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Available on Android devices
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Eligible for Family Library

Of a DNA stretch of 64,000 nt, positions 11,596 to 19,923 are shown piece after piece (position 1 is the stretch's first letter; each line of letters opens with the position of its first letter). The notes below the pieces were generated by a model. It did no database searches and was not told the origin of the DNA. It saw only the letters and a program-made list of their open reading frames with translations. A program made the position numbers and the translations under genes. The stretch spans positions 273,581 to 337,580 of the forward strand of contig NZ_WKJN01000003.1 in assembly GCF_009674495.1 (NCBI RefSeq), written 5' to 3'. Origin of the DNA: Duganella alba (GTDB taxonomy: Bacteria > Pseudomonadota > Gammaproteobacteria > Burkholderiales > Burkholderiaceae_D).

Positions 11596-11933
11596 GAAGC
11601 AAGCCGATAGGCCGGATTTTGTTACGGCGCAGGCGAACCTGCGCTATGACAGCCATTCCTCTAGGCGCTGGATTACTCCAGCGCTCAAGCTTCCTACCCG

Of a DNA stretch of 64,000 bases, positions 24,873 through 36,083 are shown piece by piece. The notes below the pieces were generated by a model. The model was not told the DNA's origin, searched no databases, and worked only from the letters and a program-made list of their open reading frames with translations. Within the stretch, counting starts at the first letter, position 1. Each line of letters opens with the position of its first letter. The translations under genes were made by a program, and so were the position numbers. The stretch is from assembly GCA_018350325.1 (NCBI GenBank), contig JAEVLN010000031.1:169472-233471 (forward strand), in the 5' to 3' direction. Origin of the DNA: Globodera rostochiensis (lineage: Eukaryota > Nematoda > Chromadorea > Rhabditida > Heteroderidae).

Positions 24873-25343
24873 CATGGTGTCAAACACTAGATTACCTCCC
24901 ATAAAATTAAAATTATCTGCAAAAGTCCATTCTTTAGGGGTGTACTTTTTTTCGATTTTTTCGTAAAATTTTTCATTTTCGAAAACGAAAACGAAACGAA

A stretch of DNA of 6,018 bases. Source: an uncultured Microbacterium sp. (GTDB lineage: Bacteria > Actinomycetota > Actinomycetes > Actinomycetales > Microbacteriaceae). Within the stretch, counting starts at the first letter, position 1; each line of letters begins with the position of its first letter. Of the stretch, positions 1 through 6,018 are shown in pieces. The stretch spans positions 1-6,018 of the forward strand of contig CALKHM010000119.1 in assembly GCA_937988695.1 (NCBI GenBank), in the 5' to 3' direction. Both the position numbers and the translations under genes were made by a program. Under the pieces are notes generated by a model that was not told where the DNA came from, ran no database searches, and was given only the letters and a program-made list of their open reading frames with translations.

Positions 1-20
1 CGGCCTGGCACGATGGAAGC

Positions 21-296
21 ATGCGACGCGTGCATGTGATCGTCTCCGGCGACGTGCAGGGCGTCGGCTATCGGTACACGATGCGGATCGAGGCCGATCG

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Sir John French had been appointed Chief of the Imperial General Staff (CIGS) in March 1912 and was promoted Field Marshal in June 1913. Following the Curragh incident in March 1914 he was forced to resign, nevertheless when war broke out he was given command of the BEF; he was nearly sixty-two years of age. Critics have argued that French's military experience, ability, acumen and temperament showed he was unfitted for such a command. Certainly his moods swung like a pendulum from over-optimism to deepest gloom. He was convinced during the retreat from Mons that disaster was inevitable, to the point that Kitchener had to come out and stiffen his resolve. In May 1915 he sacked Smith-Dorrien, commanding Second Army, among other things for making a stand at Le Cateau, (26/27 August 1914) having previously commended him for his action (see Despatch dated 7 Sep 1914). Following the unsuccessful attack on Aubers Ridge in May 1915, as a means of bringing pressure to bear on the government he revealed details of what he held to be the scandal of ammunition shortages to the military correspondent of The Times, and the ensuing article played a significant part in the decision to form a coalition government. The failure of the Loos offensive, the culmination of a year of failures, was the final nail in the coffin, especially as there was a sharp disagreement between French and Haig (commanding First Army which fought the battle) about the former's handling of the reserve. French claimed in his despatch dated 15 Oct 1915 that he had put the 21st and 24th Divisions from GHQ reserve at Haig's disposal at 0930 25th September and the Guards Division on the morning of the 26th. Haig formally protested that these statements were incorrect, that these divisions did not come under his command till later than stated and he wished that fact to be placed on record. In December 1915 This book contains eight despatches. The first, dated 7th Sep covers the arrival of the BEF in France, the Battle of Mons and the retreat to 28th Aug. The second takes the story on to 10th Sep describing the Battle of the Marne and the advance to the Aisne. The next despatch deals with the Battle of the Aisne and, of especial interest to medallists, is accompanied by the complete list, by regiments, of all Mentioned in Despatches since the beginning of the war. Subsequent despatches cover 1st Ypres, the Winter Campaign, Neuve Chapelle, 2nd Ypres (German gas attack) and Loos with three more lists of MiD awards totalling some 360 pages.